Next month after the encounter, when Magray moved High Court, nearly five months later a decision was made by a single judge bench. Citing earlier decisions of the apex court, it said that “(every individual) has a right to dignity and fair treatment under Article 21 of the Constitution of India… (It) is not only available to a living man but also to his body after his death”.

It added that “the parents and close relations of the deceased are well within their right to demand the dead body of their dear one to be cremated or buried as per their traditions, religious obligations, and religious belief. This right would also include the choice of the relatives to have the dead body cremated or buried at his native place”.

Latief who was happy with the verdict had said that he needed no compensation and the decision was relieving as he could at least “pray for his dead son” at the nearby graveyard where they intended to bury him.

Court had said that the manner in which the burial was done by the police was “not traceable to any procedure established by law” which is “just, fair and equitable”.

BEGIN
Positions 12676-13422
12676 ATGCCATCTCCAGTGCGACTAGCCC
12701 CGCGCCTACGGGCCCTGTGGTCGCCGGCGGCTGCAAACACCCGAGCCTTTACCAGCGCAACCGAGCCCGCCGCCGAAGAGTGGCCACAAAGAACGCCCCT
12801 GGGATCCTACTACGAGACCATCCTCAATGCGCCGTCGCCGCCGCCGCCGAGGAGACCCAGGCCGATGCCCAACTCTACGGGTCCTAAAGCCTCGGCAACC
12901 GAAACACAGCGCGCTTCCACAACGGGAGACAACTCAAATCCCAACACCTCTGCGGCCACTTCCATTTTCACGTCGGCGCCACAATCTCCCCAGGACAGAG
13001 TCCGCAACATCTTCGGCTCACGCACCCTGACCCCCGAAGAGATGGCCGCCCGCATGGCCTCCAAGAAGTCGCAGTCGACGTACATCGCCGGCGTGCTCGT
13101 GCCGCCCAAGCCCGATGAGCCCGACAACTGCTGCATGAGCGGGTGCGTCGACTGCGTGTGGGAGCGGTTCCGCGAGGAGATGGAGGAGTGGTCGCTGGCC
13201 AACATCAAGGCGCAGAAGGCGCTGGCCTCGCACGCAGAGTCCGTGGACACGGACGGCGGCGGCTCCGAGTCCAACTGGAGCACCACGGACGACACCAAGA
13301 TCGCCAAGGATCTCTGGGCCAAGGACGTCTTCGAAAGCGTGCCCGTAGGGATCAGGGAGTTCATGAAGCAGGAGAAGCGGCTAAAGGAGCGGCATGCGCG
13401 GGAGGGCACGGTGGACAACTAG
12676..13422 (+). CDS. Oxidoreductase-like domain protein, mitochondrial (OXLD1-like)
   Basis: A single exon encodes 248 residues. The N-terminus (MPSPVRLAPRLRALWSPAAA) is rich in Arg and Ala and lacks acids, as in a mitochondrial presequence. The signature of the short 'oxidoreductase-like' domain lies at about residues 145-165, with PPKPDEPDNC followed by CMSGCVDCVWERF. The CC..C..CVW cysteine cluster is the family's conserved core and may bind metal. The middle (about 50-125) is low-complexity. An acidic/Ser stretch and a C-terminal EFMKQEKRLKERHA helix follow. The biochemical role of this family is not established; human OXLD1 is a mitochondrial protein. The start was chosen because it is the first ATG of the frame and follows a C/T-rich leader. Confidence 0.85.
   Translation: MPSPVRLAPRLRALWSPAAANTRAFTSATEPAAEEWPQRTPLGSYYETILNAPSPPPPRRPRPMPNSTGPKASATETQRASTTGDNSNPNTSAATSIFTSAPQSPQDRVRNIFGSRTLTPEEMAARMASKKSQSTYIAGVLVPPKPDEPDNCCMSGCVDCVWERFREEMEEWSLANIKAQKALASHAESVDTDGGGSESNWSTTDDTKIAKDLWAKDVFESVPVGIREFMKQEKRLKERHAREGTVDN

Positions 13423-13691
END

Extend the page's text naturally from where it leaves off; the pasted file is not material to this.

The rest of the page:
It ordered an exhumation of the body in case it was in the initial state of putrefaction but in case it was “not in a deliverable state”, it asked the government to pay the father a sum of rupees five lac as compensation “for deprivation of his right to have the dead body of his son and give him decent burial…”

This judgment came on May 27, 2022, but a week after this ruling, the HC stayed the proceedings on this order. This was despite the earlier judgment saying that “Since the dead body of the deceased must be in an advanced stage of putrefaction, as such, it would be desirable that the respondents act with promptitude and do not waste any further time”.